Early lessons about cable's fledgling wireless services are raising questions over whether offerings from Comcast Corp. and Charter Communications Inc. represent a true competitive threat in the mobile space.
T-Mobile US Inc., which is hoping to win regulatory approval for its pending merger with Sprint Corp., has repeatedly pointed to these cable efforts as evidence of a very competitive environment in wireless. However, Charter and some analysts say it is hard to view the cable companies as true competition given that both rely in part on reselling wireless service from Verizon Communications Inc.
"As a nonfacilities-based offering, they don't really add to the competitive landscape," Ian Olgeirson — an analyst with Kagan, a research group within S&P Global Market Intelligence — said of the mobile offerings from Comcast and Charter. The mobile services leverage each cable company's respective network of Wi-Fi hotspots and a mobile virtual network operator agreement with Verizon. As such, any mobile usage that occurs off the Wi-Fi network leads to payments to Verizon from Comcast and Charter.
Yet due to their packaging strategies and product bundles, Xfinity Mobile and Spectrum Mobile "do add more choice for consumers," Olgeirson said.
New entrants in wireless
Asked about the competition from cable, T-Mobile CEO John Legere said during an Oct. 30 earnings conference call, "There are clearly two additional players in the wireless space now, in Comcast and Charter, and I'm sure others to follow." It is widely believed regulators might approve the deal if T-Mobile and Sprint can show there will still be sufficient competition even if two of the big four U.S. mobile providers combine.
As of the end of the third quarter, Comcast had 1 million Xfinity Mobile customers, while Charter's Spectrum Mobile counted 21,000 customers less than one month after its full market launch.
Charter itself raised questions about its ability to compete in a filing with the U.S. Federal Communications Commission. In response to inquiries connected with the agency's review of the T-Mobile-Sprint deal, Charter said it has been hampered by the "contractual and technical constraints" of its MVNO agreement with Verizon, adding that it "actively explored parallel MVNO agreement opportunities ahead of launching its Spectrum Mobile service."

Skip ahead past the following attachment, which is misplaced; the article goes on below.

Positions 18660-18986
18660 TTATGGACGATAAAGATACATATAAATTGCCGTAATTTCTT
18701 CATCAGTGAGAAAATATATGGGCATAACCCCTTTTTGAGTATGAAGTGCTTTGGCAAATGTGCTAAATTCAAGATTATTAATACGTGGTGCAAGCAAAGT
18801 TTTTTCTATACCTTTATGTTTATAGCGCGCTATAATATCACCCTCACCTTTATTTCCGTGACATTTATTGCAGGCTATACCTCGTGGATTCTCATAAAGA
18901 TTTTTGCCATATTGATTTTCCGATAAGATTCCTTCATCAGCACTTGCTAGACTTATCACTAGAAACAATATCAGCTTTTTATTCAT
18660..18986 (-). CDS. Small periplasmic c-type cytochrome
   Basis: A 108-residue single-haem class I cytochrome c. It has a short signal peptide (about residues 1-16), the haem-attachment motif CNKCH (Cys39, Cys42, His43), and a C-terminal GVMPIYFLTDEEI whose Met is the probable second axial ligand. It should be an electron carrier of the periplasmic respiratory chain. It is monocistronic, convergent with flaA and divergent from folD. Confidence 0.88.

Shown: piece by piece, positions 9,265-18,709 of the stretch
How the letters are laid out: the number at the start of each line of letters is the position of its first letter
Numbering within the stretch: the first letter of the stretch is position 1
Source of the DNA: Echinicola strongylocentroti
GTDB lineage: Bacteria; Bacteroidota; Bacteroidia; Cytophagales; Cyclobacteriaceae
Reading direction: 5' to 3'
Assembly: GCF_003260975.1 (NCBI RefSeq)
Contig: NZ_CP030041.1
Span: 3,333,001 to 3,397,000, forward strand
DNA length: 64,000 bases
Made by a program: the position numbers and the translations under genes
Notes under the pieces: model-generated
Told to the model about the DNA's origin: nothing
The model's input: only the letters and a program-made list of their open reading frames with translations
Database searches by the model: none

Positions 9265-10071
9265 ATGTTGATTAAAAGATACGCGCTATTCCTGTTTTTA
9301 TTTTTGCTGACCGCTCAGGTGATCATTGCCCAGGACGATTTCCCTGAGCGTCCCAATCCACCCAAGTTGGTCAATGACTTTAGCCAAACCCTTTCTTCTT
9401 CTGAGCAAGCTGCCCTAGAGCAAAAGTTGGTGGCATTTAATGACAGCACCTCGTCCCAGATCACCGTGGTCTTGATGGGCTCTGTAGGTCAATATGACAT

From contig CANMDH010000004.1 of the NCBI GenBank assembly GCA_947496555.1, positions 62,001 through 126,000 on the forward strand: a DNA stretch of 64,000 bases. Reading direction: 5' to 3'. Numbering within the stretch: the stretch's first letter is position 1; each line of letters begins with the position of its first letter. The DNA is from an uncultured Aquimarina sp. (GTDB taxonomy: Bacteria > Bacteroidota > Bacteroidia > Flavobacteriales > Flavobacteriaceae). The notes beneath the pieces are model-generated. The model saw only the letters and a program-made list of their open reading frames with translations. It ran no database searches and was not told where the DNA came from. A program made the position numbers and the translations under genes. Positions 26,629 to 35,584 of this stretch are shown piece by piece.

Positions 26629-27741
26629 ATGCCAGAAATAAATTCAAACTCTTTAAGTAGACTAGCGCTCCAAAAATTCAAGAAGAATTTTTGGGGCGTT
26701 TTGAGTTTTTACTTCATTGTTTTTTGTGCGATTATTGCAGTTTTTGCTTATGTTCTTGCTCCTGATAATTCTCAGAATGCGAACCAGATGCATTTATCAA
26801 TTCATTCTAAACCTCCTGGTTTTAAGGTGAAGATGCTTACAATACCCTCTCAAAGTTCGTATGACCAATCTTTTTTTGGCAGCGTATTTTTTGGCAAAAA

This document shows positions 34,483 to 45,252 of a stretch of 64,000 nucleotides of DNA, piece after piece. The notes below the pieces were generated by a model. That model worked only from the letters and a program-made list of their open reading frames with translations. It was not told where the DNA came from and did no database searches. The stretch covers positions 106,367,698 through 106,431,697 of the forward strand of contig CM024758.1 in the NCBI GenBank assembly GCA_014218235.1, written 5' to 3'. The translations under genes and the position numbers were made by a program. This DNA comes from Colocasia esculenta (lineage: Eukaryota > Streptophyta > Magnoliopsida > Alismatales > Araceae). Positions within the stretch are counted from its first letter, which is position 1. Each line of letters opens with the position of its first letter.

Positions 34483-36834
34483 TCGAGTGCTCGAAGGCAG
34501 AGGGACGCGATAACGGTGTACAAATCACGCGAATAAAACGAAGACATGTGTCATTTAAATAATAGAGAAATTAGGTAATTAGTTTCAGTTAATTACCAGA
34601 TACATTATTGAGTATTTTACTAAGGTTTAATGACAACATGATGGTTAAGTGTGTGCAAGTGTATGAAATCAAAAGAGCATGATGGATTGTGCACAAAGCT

Charter indicated Sprint might have been a potential partner but said a clause in the Sprint-T-Mobile merger agreement "prohibits Sprint from entering into an MVNO agreement with any third party during the pendency of its proposed transaction with T-Mobile."
As a result, Charter said the deal "eliminates the one company willing to enter into the kind of mobile virtual network operator (MVNO) agreement that would have enabled Charter to be a robust mobile competitor." Meanwhile, Comcast's answer to the FCC on how the T-Mobile-Sprint deal would impact Xfinity Mobile was redacted and marked "highly confidential."
MVNOs and slower speeds
Tutela, a mobile data and analytics company that monitors network quality of experience using software embedded in more than 250 million mobile Android and Apple Inc. iOS handsets, said in its latest U.S. LTE network report, which covers the first eight months of the year, that MVNO customers broadly — and Xfinity Mobile customers, in particular — see slower download speeds than subscribers on the host networks.
Based on measurements from only those regions where Xfinity Mobile is available, Tutela said Xfinity Mobile subscribers saw an average download speed of 12.6 Mbps, compared to the Verizon average of 24.0 Mbps. While the differences in speed could suggest different treatment for Verizon and Xfinity Mobile traffic, Tom Luke — Tutela's vice president of sales, marketing and partnerships — said it "cannot say for certain that throttling or degradation is happening." The report did not include measurements for Charter's MVNO with Verizon, as Spectrum Mobile just had its full launch Sept. 4.
A Verizon spokesman said the company "makes available the same data speeds to our MVNOs that we do to our customers." Comcast did not have a public comment.
Xfinity Mobile's site says users of LTE, a 4G mobile communications standard, should see "typical download speeds of 5-12 Mbps." In July, Verizon cited Tutela data, covering April, May and June of 2018, which showed Verizon users averaged a download speed of approximately 21 Mbps. In line with that, Verizon in July also cited RootMetrics data showing its network delivered median download speeds of at least 20 Mbps in 106 markets.
Alex Besen, founder and CEO of the mobile data consulting firm The Besen Group LLC, said in an interview that he was not necessarily surprised by Tutela's findings because Comcast and Charter "do not own the core network or architecture," which limits their control.
Besen believes host networks such as Verizon should not be slowing down speeds for their MVNO partners, but he noted the report also showed network operators' own prepaid brands — such as AT&T Inc.'s Cricket, Sprint's Boost or T-Mobile's MetroPCS — also having slower speeds.
Luke said the deprioritization of traffic from prepaid and MVNO services is not unknown or even unreported in the industry.
"Some of the MVNOs and sub-brands do mention in the small print — though it is in small print — that you are going to get a worse experience," Luke said in an interview.
A footnote from MetroPCS' website, for example, states that "MetroPCS customers' data is prioritized below data of T-Mobile-branded customers at times and locations where competing network demands occur, resulting in relatively slower speeds."
In terms of what this means for Comcast and Charter in the wireless space, Olgeirson said, "I think it would take a more actively owned and managed network from the cable operators, even if it's still alongside a reseller agreement, to make a real mark on the competitive landscape."